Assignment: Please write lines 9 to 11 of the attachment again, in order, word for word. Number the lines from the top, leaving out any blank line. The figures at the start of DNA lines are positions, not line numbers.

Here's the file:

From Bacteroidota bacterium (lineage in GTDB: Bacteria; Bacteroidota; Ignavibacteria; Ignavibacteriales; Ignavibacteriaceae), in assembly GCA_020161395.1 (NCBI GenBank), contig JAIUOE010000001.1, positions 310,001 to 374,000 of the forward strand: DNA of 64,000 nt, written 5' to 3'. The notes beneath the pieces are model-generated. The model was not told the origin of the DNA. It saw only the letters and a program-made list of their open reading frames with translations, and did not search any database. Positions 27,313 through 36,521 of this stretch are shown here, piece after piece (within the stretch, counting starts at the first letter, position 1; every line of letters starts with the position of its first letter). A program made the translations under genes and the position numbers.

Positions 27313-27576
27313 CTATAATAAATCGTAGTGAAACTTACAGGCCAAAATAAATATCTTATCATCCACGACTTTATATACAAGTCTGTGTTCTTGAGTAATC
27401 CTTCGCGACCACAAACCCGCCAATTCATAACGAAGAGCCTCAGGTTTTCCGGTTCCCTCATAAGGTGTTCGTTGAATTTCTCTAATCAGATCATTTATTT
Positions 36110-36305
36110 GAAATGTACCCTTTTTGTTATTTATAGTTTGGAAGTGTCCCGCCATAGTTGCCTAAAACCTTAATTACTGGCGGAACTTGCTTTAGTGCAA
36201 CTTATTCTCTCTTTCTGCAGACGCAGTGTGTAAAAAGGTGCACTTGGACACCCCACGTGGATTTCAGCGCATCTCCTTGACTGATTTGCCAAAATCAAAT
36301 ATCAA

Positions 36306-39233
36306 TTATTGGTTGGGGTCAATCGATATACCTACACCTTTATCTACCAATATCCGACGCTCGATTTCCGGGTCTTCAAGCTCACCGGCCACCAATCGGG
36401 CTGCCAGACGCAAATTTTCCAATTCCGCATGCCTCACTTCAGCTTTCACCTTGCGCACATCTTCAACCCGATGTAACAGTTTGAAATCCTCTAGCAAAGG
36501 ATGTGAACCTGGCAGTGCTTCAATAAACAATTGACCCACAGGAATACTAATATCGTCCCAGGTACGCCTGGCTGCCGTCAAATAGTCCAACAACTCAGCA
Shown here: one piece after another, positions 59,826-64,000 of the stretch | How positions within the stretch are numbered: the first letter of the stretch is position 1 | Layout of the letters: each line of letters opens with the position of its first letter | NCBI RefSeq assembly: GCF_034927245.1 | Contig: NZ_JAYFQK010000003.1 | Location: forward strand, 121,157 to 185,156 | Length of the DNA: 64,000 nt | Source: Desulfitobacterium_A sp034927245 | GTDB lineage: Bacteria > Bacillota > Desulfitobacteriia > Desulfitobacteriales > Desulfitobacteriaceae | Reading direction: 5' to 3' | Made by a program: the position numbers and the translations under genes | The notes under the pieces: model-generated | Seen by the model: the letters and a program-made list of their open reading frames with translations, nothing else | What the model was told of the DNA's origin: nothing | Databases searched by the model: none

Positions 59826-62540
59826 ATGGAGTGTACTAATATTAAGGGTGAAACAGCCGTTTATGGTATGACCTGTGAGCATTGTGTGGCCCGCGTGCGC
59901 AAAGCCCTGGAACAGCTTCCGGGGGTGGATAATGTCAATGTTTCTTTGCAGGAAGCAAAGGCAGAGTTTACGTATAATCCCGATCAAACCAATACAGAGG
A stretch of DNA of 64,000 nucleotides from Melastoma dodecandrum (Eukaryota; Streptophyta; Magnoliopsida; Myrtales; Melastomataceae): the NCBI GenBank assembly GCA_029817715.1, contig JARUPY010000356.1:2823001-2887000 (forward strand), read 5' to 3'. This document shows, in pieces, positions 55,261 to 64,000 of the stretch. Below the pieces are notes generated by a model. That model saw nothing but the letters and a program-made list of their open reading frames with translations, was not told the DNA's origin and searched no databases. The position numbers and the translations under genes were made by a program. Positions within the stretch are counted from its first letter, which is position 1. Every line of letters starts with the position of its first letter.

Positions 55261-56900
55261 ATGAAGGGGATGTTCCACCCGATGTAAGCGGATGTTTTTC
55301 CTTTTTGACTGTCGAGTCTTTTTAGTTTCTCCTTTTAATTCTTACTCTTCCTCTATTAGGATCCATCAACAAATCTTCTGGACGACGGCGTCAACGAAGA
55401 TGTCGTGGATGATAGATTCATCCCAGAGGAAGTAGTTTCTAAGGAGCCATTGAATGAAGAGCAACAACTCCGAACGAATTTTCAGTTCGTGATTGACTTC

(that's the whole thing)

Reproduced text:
Positions 36306-39233
36306 TTATTGGTTGGGGTCAATCGATATACCTACACCTTTATCTACCAATATCCGACGCTCGATTTCCGGGTCTTCAAGCTCACCGGCCACCAATCGGG
36401 CTGCCAGACGCAAATTTTCCAATTCCGCATGCCTCACTTCAGCTTTCACCTTGCGCACATCTTCAACCCGATGTAACAGTTTGAAATCCTCTAGCAAAGG